Light data detected in the above approaches is weighted according to the nature of the light relative to the optics and photosensors. A variety of approaches are implemented to weight the value of light detected at photosensors when computing portions of an image corresponding to the detected light. Several of these approaches are discussed herein as confidence weighting, or weighting light values based upon a confidence level pertaining to a known or otherwise detected or determined position of light rays upon a particular sensor. For instance, some applications are directed to down-weighting (e.g., reducing the value of) light data detected at certain photosensors in response to determining that light incident upon the photosensors is subject to aberration via the optical arrangement used to direct the light. These weighting approaches are used to correct for aberration, such as by reducing or eliminating the contribution of certain light data in regions of computed images in order to enhance contrast in the computed images. The following description more particularly characterizes aspects of various approaches to addressing aberrations as carried out in connection with several example embodiments.
In some applications, non-linear distortions introduced by aberrations cause some light field cells to pollute a generated image more than other light field cells. This pollution can occur in different manners and is addressed accordingly. For instance, in some applications, the same region of a particular scene can appear with very different amounts of blur when viewed from different parts of a lens. In other applications, in looking at the projection of ideal vertical strips of ray space onto an aberrated light field sampling grid, some grid cells are wider than the ideal strip, leading to larger amounts of blur, with “ideal” in this context referring to non-aberrated conditions. For example, in
The above and other conditions involving aberration can be addressed by down-weighting certain light rays subject to aberration, and re-computing an image in accordance with the down-weighting. The contribution of each photosensor pixel is weighted less as its spatial extent increases when projected onto the output image plane (see, e.g.,
In various embodiments, the following weight function is used in weighting light data, where Δx and Δy are the projected width and height of the light field cell in the output image. For convenience, the units are in terms of output pixel widths.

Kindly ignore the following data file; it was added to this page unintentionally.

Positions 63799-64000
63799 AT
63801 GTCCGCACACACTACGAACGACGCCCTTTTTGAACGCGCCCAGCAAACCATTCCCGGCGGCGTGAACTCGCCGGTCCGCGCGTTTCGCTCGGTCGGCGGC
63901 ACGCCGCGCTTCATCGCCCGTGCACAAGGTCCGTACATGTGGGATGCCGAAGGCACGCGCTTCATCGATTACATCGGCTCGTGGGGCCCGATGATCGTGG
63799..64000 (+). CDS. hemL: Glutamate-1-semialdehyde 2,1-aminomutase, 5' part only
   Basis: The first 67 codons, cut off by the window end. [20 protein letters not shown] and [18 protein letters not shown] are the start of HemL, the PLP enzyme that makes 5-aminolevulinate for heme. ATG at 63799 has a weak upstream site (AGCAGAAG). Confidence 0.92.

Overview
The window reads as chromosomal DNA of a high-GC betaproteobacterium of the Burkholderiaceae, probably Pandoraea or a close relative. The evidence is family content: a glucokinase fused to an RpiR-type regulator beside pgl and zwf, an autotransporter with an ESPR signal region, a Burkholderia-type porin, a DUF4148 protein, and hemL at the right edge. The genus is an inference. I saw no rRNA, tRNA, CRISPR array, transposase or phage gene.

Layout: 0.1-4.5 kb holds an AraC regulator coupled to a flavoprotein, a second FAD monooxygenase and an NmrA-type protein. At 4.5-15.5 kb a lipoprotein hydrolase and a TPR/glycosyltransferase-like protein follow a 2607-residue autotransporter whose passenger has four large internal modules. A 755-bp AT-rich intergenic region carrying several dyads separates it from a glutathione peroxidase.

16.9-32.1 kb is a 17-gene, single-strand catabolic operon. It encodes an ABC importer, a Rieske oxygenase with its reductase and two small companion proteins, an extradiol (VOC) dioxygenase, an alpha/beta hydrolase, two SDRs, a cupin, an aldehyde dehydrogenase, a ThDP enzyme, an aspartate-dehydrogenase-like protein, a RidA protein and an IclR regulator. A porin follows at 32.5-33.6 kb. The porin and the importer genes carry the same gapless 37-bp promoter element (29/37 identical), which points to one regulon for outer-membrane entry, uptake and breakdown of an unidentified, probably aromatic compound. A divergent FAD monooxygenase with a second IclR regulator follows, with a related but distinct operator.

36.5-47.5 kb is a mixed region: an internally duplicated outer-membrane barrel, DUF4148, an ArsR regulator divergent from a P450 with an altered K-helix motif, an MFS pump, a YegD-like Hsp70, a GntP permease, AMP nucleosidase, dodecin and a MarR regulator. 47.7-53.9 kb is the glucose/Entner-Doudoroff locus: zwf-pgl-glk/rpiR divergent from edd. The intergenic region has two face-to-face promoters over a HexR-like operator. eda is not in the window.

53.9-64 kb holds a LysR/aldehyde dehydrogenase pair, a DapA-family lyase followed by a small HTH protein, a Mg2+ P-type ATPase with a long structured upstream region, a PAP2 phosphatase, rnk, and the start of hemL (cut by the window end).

w(Δx,Δy)=h(Δx)·h(Δy), Equation 1
In words, the weighting function decreases according to a Gaussian fall-off as the projected width of the cell increases beyond one output image pixel. The x and y dimensions are treated separately, with the overall weight being the product of the weights for each dimension. A standard deviation of σ=2 is used in one application for the Gaussian fall-off. Generally, the weight tends to be higher for rays passing through the lens near its center, where aberrations tend to be lower. The weight further varies across the pixels in the same sub-aperture image, with the weight being higher for areas in sharp focus. Calculation of Δx and Δy, which varies as a function of (x, y, u, v), is discussed below. In this regard, the weight of blurry samples is reduced and, where the image is digitally corrected, this weighting reduction works to reduce residual blur in the corrected image.
While Equation 1 above defines one weighting function, a variety of other weighting functions are implemented for various example embodiments. Generally, choosing a weighting function that reduces the weight of cells with larger projected area more aggressively results in greater contrast and resolution, with a trade-off in that reducing the average weight (normalized to a maximum weight of 1) decreases the effective light gathering power of each output pixel. Using this weighted correction approach and as relative to a conventional correction approach involving the stepping-down of an aperture, extra freedom of varying the aperture across the image plane is realized. That is, the effective aperture may be stepped down on a pixel-by-pixel basis, down-weighting each pixel as appropriate without necessarily adversely affecting the amount of light collected and used to generate an image for other pixels and, correspondingly, facilitating the production of a sharper image.
These two mappings into the world space define a mapping, C, directly from the aberrated space to the ideal space: C: R4→R4, such that C(x′, y′, u′, v′)=(x, y, u, v). In discussion of various embodiments below, C is referred to as the “ray correction function” or simply “correction function.” C results from composing the mapping from aberrated rays to world rays with the inverse of the mapping from ideal rays to world rays.
With this approach
Returning to the discussion of computing Δx and Δy for the weighting function in Equation 1, in some applications this computation involves projecting the aberrated light field cell onto the output image plane and calculating its 2-D (two-dimensional) size. In some applications, it is sufficient to approximate the projected size by assuming that the correction function, C, is locally linear over the light field cell. In this case, Δx can be approximated using the first-order partial derivatives of the correction function: